The Washington Post has a response to Misha Glenny’s insightful article on the failures of the war on drugs. Titled “The War Is Not Lost,” it’s a piece by former ONDCP spokesman Robert Weiner. It’s full of encouraging statistics that don’t map onto reality very well, as is so often the case in drug war rhetoric.
Weiner states the following:
Overall drug use in the United States has declined by roughly half in the past 25 years — from about 13 percent of the population in 1980 to just over 6 percent of the population in 2005. Cocaine use, including crack, is down 70 percent.
What’s the source of this claim? We don’t know. Weiner doesn’t say. And it would be nice to know, because the claim that overall drug use has declined by about half since 1982 strains credulity. As Pete at Drug WarRant points out, the 2004 National Survey on Drug Use and Health flatly contradicts Weiner’s claim: it actually shows that, since 1982, most categories of substance use (with the lone exception of alcohol) have increased, not decreased. That’s not the only relevant survey, of course. One might also look at the Monitoring the Future study of youth drug use, and one would realize that while Weiner’s claim is narrowly accurate as it pertains to youth use, it fails to acknowledge that drug use is actually higher among kids today than it was in 1992. So while we may be doing better than we were 25 years ago, we’re doing significantly worse than we were 15 years ago, suggesting that there’s little if any correlation between drug use trends and the preposterously damaging tactics of the drug war.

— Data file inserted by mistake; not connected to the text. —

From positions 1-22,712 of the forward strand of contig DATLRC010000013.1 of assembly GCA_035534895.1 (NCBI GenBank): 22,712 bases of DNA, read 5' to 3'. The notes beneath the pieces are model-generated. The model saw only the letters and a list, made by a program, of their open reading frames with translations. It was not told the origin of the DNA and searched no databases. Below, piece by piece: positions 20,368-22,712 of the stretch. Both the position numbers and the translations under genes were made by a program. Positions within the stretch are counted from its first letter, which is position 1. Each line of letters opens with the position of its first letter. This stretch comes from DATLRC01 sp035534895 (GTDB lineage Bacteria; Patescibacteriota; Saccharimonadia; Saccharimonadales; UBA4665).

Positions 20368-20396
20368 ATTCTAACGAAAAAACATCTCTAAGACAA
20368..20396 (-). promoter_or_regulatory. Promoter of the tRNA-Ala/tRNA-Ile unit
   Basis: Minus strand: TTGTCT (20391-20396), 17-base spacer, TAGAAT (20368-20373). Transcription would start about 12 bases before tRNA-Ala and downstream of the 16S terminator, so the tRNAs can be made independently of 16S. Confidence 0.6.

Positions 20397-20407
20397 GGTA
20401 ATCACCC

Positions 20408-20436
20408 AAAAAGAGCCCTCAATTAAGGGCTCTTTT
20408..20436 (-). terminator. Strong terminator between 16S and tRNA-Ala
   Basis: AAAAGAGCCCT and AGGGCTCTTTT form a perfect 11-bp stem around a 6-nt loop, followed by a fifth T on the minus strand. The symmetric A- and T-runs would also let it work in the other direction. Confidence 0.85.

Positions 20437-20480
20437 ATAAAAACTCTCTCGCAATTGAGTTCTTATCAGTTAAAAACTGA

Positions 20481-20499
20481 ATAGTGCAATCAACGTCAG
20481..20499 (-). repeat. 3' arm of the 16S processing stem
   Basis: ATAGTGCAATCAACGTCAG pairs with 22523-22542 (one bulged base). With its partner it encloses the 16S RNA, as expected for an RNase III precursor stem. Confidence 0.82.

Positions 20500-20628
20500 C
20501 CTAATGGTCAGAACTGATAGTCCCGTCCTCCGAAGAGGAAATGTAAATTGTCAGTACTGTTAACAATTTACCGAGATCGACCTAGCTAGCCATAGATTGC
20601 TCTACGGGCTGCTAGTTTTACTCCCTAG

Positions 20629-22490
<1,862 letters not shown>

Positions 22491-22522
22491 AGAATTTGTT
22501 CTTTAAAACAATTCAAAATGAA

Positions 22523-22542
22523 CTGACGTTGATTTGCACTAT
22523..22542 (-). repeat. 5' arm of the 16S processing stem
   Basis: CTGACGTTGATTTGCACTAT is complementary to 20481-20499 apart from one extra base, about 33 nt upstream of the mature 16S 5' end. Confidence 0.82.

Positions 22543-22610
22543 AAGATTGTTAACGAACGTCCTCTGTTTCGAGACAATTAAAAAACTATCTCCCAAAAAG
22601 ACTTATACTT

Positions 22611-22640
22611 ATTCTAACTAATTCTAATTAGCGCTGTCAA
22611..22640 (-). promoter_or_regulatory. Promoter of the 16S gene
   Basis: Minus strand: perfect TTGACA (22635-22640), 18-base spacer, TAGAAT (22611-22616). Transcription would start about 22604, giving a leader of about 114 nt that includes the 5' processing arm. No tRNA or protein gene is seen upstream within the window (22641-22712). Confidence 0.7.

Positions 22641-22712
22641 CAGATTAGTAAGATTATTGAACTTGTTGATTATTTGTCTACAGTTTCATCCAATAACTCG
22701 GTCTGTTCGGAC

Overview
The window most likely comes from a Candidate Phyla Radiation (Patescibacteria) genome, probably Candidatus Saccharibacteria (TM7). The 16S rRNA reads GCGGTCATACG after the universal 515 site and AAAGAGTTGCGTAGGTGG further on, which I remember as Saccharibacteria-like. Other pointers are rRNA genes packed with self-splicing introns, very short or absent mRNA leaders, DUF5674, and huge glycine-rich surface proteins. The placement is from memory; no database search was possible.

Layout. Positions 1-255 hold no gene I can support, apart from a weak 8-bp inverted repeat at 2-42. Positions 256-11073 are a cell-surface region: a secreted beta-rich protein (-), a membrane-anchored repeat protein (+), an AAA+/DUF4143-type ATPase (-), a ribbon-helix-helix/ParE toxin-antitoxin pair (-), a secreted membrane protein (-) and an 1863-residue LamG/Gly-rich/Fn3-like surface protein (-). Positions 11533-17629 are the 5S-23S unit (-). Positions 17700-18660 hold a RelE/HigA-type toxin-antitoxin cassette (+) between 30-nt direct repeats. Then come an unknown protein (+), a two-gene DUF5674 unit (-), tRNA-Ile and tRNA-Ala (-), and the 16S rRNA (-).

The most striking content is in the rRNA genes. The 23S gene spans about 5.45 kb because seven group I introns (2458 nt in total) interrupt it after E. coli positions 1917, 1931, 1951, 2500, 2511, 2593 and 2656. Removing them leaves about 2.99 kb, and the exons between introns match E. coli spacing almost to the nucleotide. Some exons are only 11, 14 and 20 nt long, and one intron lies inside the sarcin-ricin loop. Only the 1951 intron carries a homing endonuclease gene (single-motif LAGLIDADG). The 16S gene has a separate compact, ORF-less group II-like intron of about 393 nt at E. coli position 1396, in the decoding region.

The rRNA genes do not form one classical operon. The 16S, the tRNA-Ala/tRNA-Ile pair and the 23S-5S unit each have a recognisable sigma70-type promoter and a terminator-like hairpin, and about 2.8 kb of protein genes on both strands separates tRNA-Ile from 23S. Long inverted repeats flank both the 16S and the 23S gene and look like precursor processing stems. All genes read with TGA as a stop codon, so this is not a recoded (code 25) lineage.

Additionally, any cheerful claims about falling drug use fail to acknowledge a serious issue that the ONDCP itself admits is “increasingly prevalent among teens and young adults”: the reality that young people are beginning to abuse prescription and over-the-counter drugs like dextromethorphan, precisely because they are trying to get high without the risk of facing a massive prison sentence.
Weiner also writes:
In Baltimore, for example, where the mayor once favored legalization, activist policies involving treatment and enforcement have contributed to a 42.5 percent drop in heroin-related emergency room admissions, according to the Department of Health and Human Services’ Drug Abuse Warning Network.
This Baltimore anecdote might make one forget that more than 1,000 people died in the Midwest during the summer of 2006 from overdoses related to heroin laced with fentanyl. They died because heroin supplies are completely unregulated in this country and can be contaminated with whatever chemicals the black market decides to put in them. They died because we have a drug regulation system that doesn’t actually regulate the most dangerous drugs, and simply uses the bumbling tools of arrest and imprisonment to handle complex health care issues.
Finally, the most critical statistic of all is missing from Weiner’s happy tale. It’s the statistic that shows American incarceration rocketing toward infinity, not just during the last 25 years but for 30 straight years. That’s not exclusively due to the war on drugs, but the war on drugs is a major contributing factor. No reasonable person can take a look at this graph and claim we have a system that works, which is why drug warriors like Weiner prefer not to mention it.